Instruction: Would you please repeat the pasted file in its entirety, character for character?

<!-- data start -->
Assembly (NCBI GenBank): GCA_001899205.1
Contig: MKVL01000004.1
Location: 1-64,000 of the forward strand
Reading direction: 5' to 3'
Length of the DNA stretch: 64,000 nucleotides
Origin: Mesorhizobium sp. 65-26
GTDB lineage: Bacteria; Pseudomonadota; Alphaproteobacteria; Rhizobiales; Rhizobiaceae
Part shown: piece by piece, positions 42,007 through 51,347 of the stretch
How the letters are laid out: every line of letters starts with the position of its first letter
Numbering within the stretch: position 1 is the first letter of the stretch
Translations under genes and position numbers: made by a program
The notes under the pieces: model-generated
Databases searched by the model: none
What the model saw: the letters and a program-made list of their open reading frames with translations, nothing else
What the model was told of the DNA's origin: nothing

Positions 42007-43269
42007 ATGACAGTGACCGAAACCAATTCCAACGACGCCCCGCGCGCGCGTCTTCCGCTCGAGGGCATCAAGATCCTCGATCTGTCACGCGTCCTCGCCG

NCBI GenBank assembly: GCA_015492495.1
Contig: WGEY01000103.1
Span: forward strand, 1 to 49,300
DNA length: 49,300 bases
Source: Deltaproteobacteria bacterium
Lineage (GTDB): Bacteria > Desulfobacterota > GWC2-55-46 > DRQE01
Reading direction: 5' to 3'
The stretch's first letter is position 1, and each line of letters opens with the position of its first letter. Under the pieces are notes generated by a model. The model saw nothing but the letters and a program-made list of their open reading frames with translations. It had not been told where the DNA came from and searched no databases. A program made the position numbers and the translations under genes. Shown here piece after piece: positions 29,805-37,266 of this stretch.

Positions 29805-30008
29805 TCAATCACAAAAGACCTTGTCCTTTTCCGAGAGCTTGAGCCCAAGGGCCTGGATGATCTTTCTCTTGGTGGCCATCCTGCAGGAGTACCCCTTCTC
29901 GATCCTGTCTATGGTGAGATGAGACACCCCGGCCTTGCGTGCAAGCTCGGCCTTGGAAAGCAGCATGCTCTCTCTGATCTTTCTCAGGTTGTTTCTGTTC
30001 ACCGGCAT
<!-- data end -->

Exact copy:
Assembly (NCBI GenBank): GCA_001899205.1
Contig: MKVL01000004.1
Location: 1-64,000 of the forward strand
Reading direction: 5' to 3'
Length of the DNA stretch: 64,000 nucleotides
Origin: Mesorhizobium sp. 65-26
GTDB lineage: Bacteria; Pseudomonadota; Alphaproteobacteria; Rhizobiales; Rhizobiaceae
Part shown: piece by piece, positions 42,007 through 51,347 of the stretch
How the letters are laid out: every line of letters starts with the position of its first letter
Numbering within the stretch: position 1 is the first letter of the stretch
Translations under genes and position numbers: made by a program
The notes under the pieces: model-generated
Databases searched by the model: none
What the model saw: the letters and a program-made list of their open reading frames with translations, nothing else
What the model was told of the DNA's origin: nothing

Positions 42007-43269
42007 ATGACAGTGACCGAAACCAATTCCAACGACGCCCCGCGCGCGCGTCTTCCGCTCGAGGGCATCAAGATCCTCGATCTGTCACGCGTCCTCGCCG

NCBI GenBank assembly: GCA_015492495.1
Contig: WGEY01000103.1
Span: forward strand, 1 to 49,300
DNA length: 49,300 bases
Source: Deltaproteobacteria bacterium
Lineage (GTDB): Bacteria > Desulfobacterota > GWC2-55-46 > DRQE01
Reading direction: 5' to 3'
The stretch's first letter is position 1, and each line of letters opens with the position of its first letter. Under the pieces are notes generated by a model. The model saw nothing but the letters and a program-made list of their open reading frames with translations. It had not been told where the DNA came from and searched no databases. A program made the position numbers and the translations under genes. Shown here piece after piece: positions 29,805-37,266 of this stretch.

Positions 29805-30008
29805 TCAATCACAAAAGACCTTGTCCTTTTCCGAGAGCTTGAGCCCAAGGGCCTGGATGATCTTTCTCTTGGTGGCCATCCTGCAGGAGTACCCCTTCTC
29901 GATCCTGTCTATGGTGAGATGAGACACCCCGGCCTTGCGTGCAAGCTCGGCCTTGGAAAGCAGCATGCTCTCTCTGATCTTTCTCAGGTTGTTTCTGTTC
30001 ACCGGCAT